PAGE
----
Put it all together and one has – if you’ll excuse the language – one big mess. And who has stirred to stinking pot to its own ends – to secure and control oil, to “fight communism” (although in the Middle East it was hardly ever communism but Arab Nationalism) and now to fight that oxymoron “terrorism” (as Gore Vidal notes – one cannot fight terrorism – terrorism is a TACTIC, not a political system) – who is ultimately responsible for this regional collapse? In a word Washington. Yes there who bear some of the burden – the British and French who carved up the region with the Sykes Picot Treaty of 1916 (look it up) for their own ends. There are others, but for the past 70 years, since the end of World War 2, the general economic and political direction of the region has been largely in Washington’s hands – not Obama’s but Truman’s, Eisenhower’s, Kennedy’s, Johnson’s, Nixon’s, Ford’s, Carter’s, Reagan’s, Bush 1’s, Clinton’s, Bush 2’s, Obama’s foreign policy. It is true (as I understand it) Obama has made a tactical shift – a bit less military muscle (at least directly using large-scale military forces), but the overall policy of imperial domination, sometime directly, often through proxies (Israel, Turkey, Saudi Arabia, Qatar) has not changed. Looking at this policy from its different aspects today, it is a failure on a colossal scale – a train wreck, nothing less.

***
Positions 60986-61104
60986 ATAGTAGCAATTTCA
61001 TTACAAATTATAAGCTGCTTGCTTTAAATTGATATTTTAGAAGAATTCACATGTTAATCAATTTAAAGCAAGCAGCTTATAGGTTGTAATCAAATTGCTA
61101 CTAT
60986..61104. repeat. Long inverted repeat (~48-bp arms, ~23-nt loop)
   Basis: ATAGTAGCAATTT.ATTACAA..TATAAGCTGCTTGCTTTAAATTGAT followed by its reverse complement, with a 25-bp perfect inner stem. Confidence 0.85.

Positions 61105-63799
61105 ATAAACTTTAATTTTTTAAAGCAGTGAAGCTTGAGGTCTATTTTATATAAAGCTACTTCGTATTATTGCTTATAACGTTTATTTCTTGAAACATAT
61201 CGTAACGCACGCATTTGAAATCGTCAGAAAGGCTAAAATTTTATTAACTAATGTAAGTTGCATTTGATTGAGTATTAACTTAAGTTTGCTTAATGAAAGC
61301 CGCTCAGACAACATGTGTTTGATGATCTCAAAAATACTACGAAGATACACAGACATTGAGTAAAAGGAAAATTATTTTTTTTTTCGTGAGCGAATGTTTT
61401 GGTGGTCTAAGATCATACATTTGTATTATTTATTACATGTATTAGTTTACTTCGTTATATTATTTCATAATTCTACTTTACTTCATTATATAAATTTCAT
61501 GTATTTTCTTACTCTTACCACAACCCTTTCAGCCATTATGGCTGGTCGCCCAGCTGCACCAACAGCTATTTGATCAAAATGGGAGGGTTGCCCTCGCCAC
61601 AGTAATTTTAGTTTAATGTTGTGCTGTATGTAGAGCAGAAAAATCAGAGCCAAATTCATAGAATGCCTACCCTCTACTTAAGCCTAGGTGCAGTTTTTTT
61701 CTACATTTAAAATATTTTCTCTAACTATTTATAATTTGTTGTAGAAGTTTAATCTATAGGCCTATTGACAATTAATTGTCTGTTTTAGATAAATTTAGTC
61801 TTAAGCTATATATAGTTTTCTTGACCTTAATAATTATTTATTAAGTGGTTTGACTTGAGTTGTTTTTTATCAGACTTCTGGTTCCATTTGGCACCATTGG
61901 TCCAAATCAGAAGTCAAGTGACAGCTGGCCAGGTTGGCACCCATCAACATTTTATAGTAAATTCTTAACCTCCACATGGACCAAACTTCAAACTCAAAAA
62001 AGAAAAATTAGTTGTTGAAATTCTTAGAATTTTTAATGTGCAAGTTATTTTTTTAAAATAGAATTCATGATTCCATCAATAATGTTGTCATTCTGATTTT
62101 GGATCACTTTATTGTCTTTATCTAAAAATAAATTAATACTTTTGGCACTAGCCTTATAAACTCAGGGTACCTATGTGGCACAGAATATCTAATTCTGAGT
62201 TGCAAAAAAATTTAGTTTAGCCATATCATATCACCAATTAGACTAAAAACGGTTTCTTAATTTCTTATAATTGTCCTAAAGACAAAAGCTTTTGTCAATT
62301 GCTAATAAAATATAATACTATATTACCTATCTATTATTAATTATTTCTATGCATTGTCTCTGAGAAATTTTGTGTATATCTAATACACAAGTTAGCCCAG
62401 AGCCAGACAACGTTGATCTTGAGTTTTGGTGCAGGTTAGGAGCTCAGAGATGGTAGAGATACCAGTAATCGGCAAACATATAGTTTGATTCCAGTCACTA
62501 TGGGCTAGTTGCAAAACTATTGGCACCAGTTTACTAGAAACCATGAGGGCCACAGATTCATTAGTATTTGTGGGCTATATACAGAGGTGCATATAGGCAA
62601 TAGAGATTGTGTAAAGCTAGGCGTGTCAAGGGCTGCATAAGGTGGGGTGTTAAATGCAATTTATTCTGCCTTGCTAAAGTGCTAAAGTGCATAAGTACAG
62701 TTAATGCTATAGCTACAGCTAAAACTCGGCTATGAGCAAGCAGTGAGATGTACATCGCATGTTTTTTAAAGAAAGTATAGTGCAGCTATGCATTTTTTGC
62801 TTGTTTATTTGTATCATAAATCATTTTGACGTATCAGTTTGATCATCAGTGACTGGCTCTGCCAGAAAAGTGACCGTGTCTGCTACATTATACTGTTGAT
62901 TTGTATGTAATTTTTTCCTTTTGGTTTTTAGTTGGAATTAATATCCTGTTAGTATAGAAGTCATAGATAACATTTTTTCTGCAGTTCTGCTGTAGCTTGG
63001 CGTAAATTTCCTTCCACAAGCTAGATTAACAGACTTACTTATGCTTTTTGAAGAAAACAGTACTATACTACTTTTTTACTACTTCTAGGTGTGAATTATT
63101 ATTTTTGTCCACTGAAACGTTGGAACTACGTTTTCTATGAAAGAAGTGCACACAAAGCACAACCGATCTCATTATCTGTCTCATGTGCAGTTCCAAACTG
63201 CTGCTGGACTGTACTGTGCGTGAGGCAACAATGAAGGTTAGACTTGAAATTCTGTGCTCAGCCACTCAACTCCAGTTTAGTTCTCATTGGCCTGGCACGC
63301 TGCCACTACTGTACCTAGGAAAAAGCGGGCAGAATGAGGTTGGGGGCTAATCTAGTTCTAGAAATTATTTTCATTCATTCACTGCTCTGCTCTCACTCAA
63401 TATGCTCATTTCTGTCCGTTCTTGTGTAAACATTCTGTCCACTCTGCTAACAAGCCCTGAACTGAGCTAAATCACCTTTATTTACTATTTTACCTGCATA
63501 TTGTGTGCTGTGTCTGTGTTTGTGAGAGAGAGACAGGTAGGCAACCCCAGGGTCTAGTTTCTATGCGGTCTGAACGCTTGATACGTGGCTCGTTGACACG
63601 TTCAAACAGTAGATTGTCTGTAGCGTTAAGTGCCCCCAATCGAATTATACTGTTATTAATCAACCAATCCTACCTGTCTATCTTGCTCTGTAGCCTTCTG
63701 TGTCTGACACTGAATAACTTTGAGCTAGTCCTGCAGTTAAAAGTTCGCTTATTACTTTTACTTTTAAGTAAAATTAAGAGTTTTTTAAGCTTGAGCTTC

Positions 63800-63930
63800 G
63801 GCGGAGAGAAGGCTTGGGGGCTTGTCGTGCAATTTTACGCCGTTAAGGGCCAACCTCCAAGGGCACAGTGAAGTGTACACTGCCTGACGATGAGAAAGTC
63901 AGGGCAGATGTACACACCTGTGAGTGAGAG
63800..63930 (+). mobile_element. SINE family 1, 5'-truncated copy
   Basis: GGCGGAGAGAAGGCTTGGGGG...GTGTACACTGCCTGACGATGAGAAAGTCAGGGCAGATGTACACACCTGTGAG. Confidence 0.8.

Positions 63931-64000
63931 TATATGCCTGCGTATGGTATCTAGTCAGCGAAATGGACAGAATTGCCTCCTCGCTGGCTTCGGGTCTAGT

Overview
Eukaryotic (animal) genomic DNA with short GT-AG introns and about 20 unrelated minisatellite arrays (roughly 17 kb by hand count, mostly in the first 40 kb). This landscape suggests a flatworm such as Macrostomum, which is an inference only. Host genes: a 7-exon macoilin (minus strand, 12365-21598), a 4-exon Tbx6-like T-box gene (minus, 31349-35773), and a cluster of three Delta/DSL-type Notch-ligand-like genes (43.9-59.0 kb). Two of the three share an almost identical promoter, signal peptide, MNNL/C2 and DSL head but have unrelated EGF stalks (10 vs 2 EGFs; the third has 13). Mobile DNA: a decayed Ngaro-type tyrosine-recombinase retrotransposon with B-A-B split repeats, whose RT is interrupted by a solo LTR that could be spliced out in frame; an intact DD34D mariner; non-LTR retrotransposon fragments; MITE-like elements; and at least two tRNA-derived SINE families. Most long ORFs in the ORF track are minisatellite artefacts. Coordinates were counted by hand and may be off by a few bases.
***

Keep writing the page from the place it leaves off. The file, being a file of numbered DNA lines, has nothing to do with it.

• Russia and Iran are more active in Syria not without something of a green light from Washington.

U.S. neo-conservatives, the likes of McCain and Brzezinksi are living in a fantasy land where they still believe that Washington can call the shots on events all over the world, the Middle East included and use the threat or actual use of military power to “put things in place” to their liking. The world has changed. The United States remains a global power militarily – but economically it is a weaker player and its power, its “hegemony” as Immanuel Wallerstein puts it, is fading. It cannot dictate world events as it did 30 or 40 years ago – nor can it even get its regional allies and proxies to do what Washington wants (at least as consistently as Washington wants). Washington still “runs the show” but “the show” is becoming increasingly unstable – more like herding cats than working in a coordinated effort. In the end, Washington’s allies “cooperate” – they have to – but with increasing petulance, even hostility, as is the case of Netanyahu’s Israel (or the royal family of Saudi Arabia).